YouTube co-founder Jawed Karim doesn’t like the new Google+/YouTube commenting system. In fact, he’s pretty upset about it. On his YouTube page, Karim left a quick note, questioning the new direction by Google.
Google has been working hard to bring their services together, and the unification is starting to show. From design aesthetics to cross-functionality, the Google ecosystem is starting to take shape. One place that has been left to languish a bit, historically, has been YouTube. A juggernaut in its own right, Google wisely proceeded with caution when making changes to the popular video service.
You know that YouTube, primarily a video viewing and sharing service, has become bigger than itself when people start using it listen to music more than just to watch. It seems that YouTube plans to capitalize on this latest user trend by launching a subscription-based music service soon.
YouTube is great for watching the occasional video, but sometimes the need to stay glued to the screen is tough. There are times when you just want to tear away and do something else with your day, and it would be nice to listen in on the audio.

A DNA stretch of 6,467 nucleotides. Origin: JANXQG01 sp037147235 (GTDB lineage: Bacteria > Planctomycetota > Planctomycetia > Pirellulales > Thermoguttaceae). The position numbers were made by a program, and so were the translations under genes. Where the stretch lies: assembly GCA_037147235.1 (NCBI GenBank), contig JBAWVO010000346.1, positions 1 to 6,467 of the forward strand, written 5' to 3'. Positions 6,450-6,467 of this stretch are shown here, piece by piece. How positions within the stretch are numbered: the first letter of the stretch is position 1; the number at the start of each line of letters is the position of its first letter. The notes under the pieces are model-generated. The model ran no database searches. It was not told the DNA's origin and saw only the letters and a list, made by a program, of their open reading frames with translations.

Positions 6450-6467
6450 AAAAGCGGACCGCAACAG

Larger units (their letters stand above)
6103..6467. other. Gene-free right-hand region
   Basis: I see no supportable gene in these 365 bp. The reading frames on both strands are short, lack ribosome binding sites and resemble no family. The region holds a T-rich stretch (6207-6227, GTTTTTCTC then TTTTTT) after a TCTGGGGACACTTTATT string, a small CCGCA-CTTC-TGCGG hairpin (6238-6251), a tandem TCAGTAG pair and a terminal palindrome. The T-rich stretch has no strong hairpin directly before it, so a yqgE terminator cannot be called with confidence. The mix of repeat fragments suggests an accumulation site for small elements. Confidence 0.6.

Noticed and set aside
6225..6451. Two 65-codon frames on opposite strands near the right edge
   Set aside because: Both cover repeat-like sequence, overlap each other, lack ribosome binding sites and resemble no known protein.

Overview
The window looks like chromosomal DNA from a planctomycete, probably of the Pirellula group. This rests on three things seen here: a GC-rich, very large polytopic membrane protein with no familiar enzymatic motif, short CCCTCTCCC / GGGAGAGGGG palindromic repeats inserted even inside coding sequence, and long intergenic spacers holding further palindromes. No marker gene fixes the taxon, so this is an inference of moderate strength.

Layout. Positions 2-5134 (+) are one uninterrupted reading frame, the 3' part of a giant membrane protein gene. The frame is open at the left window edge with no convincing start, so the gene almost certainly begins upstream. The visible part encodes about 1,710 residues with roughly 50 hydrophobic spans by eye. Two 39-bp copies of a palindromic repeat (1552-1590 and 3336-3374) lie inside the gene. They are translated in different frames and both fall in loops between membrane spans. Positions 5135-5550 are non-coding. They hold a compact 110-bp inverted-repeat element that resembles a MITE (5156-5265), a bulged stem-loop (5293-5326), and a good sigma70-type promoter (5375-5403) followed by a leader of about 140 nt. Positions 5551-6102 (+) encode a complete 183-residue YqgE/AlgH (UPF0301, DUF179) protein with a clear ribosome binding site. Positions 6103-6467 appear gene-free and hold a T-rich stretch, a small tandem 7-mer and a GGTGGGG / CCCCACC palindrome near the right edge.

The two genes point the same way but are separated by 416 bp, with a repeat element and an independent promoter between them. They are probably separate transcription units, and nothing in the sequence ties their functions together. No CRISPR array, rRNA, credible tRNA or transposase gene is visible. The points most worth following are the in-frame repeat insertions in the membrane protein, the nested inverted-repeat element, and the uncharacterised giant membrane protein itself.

Google has beaten analyst expectations this quarter, with $14.9 billion in consolidated revenue and $11.9 billion in net revenue. In their earnings call, which wrapped up moments ago, Google noted their revenue was up 12% over Q3 2012.
This week Google has been extremely busy updating nearly every major app of theirs for Android. This afternoon we reported on Google Hangouts, an improved card UI-style Gmail, and more, and now we've learned they have just pushed out updates for YouTube and Google Search. I don't know about you guys, but it sounds like they're getting everything ready for an announcement.
Just yesterday Google made a rather vague statement about a new offline viewing feature coming to its YouTube mobile apps in November. Now we're getting to hear more about how it will work and how it will affect content providers.
There is no denying that YouTube has become part and parcel of today's video watching culture, but it is, at least through official methods, completely dependent on an active Internet connection. This causes no small amount of aggravation whenever one's viewing experience on a tablet or smartphone is ruined by a suddenly broken connection.
It seems that Google is quietly augmenting Chromecast's list of supported media sources. Reports are coming in that some YouTube vidoes that are embedded in third-party websites have randomly sprouted a button that would let users stream the video to Google Chromecast.
Imagine being able to watch each and every single NFL Football game right on your smartphone, tablet, or computer all through YouTube. Doesn't that sound amazing? I love technology, Android, and Football, so this is the best news I've heard all month. Reports are surfacing that Google wants to take on DirecTV for the NFL Sunday Ticket, and offer it up on YouTube.